Hispanic Star 'Chiquibaby' Claims Radio Payola Scheme Led to Her Firing

According to a lawsuit, KLAX-FM made musicians pay $5,000 if they wanted their songs played on the station.
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Stephanie Himonidis, a popular Hispanic television and radio star known as "Chiquibaby," alleges in a new lawsuit that she along with her husband Gerardo Lopez were fired by the Spanish Broadcasting System after objecting to an illegal payola scheme.

Himonidis once worked for Univision and had one of the highest-rated radio shows in Los Angeles and served as a celebrity judge on the Spanish-language equivalent of American Idol. According to her complaint, SBS knew Himonidis was in a relationship with Lopez, who worked as a programming manager for their radio stations KLAX-FM and KXOL-FM, and began courting her to poach her from Univision. In April 2014, she accepted an offer to work as a morning radio show host for KLAX. She got more than $200,000 in salary plus hundreds of thousands more in bonuses.

But after being hired, Lopez allegedly discovered the payola scheme, referring to the federally prohibited practice of secret cash payments from record companies in exchange for broadcasting of certain music.

"Defendant SBS demanded that Mr. Lopez engage in an illegal payola scheme by selling 'music spots' to musicians who wanted SBS to play thir music on the air," states the lawsuit. "SBS executives instructed Mr. Lopez that part of his job duties were to sell 'music spots,' whereby musicians would buy an on-air announcement or advertisement promoting one of their songs or albums. No such 'announcement' or 'advertisement' was actually made, however. SBS simply played the song along with its other music programming as if they were one and the same."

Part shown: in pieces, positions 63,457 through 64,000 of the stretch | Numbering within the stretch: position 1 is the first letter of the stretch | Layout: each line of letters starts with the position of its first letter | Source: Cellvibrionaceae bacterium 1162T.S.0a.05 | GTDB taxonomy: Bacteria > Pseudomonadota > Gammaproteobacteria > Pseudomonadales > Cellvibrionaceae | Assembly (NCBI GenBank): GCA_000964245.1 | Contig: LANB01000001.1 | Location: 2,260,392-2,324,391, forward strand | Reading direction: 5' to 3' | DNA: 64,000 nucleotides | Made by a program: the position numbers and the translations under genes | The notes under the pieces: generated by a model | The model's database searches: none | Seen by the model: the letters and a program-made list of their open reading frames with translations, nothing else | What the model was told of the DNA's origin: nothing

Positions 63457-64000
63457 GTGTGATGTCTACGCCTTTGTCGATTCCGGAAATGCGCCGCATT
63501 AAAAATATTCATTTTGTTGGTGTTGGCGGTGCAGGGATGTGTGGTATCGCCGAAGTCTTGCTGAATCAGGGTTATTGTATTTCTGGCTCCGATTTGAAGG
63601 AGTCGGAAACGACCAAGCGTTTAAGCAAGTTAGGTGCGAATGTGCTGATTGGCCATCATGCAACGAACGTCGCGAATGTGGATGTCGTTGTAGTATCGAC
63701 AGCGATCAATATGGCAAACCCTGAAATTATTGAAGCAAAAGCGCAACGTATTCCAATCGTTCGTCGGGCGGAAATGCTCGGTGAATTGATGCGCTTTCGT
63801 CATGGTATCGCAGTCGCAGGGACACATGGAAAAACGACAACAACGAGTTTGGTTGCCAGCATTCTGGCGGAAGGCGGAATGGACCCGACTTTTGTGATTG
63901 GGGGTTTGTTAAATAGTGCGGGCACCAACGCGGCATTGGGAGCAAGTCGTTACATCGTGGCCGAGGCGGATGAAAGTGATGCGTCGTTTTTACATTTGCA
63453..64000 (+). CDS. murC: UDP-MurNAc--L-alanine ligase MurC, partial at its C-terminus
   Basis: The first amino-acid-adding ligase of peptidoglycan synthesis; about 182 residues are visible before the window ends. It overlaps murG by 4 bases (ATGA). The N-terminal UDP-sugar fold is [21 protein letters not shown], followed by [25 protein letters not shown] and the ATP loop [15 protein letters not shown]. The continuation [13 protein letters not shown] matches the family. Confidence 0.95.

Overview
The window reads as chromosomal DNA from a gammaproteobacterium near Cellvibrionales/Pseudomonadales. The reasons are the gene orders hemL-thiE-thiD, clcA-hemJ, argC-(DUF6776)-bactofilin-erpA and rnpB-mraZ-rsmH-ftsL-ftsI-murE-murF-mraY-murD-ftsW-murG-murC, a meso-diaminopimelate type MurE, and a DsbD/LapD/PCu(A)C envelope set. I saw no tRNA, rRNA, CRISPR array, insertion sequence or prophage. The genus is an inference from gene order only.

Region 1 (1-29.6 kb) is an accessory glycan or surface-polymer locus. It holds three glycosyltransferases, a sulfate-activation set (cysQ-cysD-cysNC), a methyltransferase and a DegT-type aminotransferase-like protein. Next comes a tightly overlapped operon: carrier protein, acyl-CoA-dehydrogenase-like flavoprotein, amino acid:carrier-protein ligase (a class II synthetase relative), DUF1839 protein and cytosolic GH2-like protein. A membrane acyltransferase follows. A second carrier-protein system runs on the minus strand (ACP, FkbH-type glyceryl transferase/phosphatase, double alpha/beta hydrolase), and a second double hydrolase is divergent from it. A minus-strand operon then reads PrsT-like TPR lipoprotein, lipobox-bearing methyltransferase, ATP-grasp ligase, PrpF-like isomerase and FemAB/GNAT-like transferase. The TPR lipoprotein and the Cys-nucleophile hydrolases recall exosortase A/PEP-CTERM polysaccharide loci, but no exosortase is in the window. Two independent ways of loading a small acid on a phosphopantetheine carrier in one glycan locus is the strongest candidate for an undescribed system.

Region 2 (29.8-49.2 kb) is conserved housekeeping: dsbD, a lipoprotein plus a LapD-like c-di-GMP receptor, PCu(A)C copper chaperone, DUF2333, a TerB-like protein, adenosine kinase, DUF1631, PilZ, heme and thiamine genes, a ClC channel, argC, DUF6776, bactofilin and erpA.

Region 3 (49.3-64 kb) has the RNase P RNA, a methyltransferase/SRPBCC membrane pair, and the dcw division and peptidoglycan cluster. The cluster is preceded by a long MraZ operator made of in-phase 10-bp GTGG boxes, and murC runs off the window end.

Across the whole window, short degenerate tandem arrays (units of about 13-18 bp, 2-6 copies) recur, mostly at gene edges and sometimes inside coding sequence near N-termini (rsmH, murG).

The lawsuit further alleges that SBS demanded $5,000 from musicians for the playing of a song, and that if the musicians refused, their music wouldn't be played. Lopez was allegedly required to collect at least five "fees" per month, per station.

Lopez told Himonidis and complained to management, according to the complaint. He was fired that September in alleged retaliation.

Himonidis then hired her own attorney to question the payola scheme as well as object to a failure to make her bonus payment.

In Nov. 2014, SBS is reported in the complaint to have "ratchetted up its retaliatory efforts against Ms. Himonidis to a new, particularly despicable level" by instructing "one of its larger, physically intimidating, male security guards to follow Ms. Himonidis all around the workplace and to and from her vehicle all day, every day."

Himonidis claims the stalking led her to feel frightened for her physical health and safety, but that she refused to submit. She also says she was moved into the graveyard shift time without notice or explanation, that the members of her radio team were fired, that she was given impossible demands on her time, and that she was asked to sign a statement and swear she understood that her employer had a "zero tolerance policy" on payola.

In January 2015, she says she was terminated on "trumped-up grounds."

Himonidis and Lopez, represented by attorney Keith Fink, are now suing for wrongful termination, breach of contract, breach of implied covenant of good faith and fair dealing, and other labor violations. They are demanding lost wages, compensatory damages, at least $3 million in special damages and more.

We've reached out to SBS and will update with any response.

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